Francis Bacon’s Philosophy of Scientific Conquest

Sir Francis Bacon is the father of modern philosophy. He has been described as the “greatest philosopher” by John Dewey and was considered one of the three greatest men by Thomas Jefferson (alongside Newton and Locke). Bacon’s Novum Organum (or Instrument of the New Science, or just New Science) was a momentous change in the history of philosophy of the philosophy … Continue reading Francis Bacon’s Philosophy of Scientific Conquest

Hegel and Napoleon: On Heroes and the Sublime in History

There are two great stories concerning Hegel and Napoleon. The first, undeniably fantastical and romantic, is that Hegel was finishing up his draft manuscript of the Phenomenology of Spirit as the Battle of Jena roared behind him as he escaped the hellfire of the morning; the second, true, relates to Hegel’s encounter with Napoleon which … Continue reading Hegel and Napoleon: On Heroes and the Sublime in History

Our Brave New Century

Michel Foucault famously wrote in Madness and Civilization, “The ultimate language of madness is that of reason.”[1]  Foucault was referring to liberal civilization—born of the Enlightenment—a civilization that extolled the virtues of materialistic rationalism, individualism, market economics, private property, which ends in the slow erosion of the communitarian bonds that had shaped human society since pre-modernity.  … Continue reading Our Brave New Century

The Leviathan of Thomas Hobbes, Part V: Political Life and Society

In finishing the first part of Thomas Hobbes’s magisterial and path breaking work Leviathan, we are transitioning out of Hobbes’s anthropology and state of nature and toward the artificial construction that is the political.  The rise of covenant political theory is foundational to political liberalism, and Chapters 14-16 deal with what Hobbes means by covenant politics.  … Continue reading The Leviathan of Thomas Hobbes, Part V: Political Life and Society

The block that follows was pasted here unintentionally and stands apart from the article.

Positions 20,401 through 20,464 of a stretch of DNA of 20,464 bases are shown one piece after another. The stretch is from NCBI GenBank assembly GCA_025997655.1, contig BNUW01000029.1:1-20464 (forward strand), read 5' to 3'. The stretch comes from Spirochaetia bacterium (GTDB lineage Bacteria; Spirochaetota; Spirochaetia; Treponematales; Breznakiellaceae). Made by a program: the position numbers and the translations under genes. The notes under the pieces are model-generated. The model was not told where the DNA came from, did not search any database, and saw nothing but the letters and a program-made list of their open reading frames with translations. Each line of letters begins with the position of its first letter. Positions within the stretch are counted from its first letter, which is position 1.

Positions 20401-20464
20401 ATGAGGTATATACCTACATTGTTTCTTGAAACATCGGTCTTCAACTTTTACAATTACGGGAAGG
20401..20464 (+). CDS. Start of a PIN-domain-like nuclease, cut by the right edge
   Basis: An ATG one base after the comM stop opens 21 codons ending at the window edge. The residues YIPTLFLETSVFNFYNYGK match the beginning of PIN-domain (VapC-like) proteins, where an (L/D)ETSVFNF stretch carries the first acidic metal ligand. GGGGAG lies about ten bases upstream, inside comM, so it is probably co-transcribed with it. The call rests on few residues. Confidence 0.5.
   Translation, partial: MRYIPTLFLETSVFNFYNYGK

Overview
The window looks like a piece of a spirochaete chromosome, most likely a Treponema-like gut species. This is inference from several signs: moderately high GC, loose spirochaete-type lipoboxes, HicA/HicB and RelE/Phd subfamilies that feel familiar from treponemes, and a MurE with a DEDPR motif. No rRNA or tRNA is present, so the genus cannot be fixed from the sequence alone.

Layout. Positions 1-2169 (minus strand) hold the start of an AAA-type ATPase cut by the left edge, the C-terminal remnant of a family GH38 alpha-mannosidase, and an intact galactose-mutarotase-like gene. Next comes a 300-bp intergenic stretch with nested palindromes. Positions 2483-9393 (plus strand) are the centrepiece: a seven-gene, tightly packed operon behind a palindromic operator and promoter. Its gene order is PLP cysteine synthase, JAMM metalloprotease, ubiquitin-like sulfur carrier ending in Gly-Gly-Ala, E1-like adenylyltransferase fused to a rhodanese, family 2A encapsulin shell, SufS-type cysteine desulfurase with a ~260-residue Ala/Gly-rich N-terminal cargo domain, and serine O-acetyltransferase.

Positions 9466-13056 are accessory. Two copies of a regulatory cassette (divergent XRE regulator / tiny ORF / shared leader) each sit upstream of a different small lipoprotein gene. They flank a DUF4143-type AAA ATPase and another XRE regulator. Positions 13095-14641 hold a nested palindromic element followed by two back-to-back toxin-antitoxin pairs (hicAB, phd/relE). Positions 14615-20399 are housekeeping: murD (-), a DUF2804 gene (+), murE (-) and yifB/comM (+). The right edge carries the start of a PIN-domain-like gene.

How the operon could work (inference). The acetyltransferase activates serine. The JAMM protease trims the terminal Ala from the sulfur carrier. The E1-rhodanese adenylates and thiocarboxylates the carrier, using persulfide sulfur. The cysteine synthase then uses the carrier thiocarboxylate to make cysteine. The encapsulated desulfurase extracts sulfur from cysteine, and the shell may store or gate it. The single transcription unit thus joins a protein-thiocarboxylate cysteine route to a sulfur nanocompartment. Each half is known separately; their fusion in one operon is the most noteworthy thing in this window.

The Leviathan of Thomas Hobbes, Part IV: War and the State of Nature

Proceeding to reading Chapters 10-13 we hit the meat of Hobbes’s Leviathan.  We approach his famous commentary on the state of nature, wherein we are burdened by the “war of every man against everyman” or “war of all against all” (from the Latin edition: Bellum omnium contra omnes) and his bleak assessment that life in this state … Continue reading The Leviathan of Thomas Hobbes, Part IV: War and the State of Nature

Freedom from Harm: Andrew Jason Cohen’s “Liberalism Reconceived”

Andrew Jason Cohen has written and important book. While I will not quibble over issues of toleration and the metaphysical dilemma of universalism or monism vs. pluralism—wherein the liberal philosophical tradition while advocating “toleration” endorses metaphysical monism—Cohen’s “reappraisal” of liberalism as a philosophy promoting freedom from harm is not so much new as it is … Continue reading Freedom from Harm: Andrew Jason Cohen’s “Liberalism Reconceived”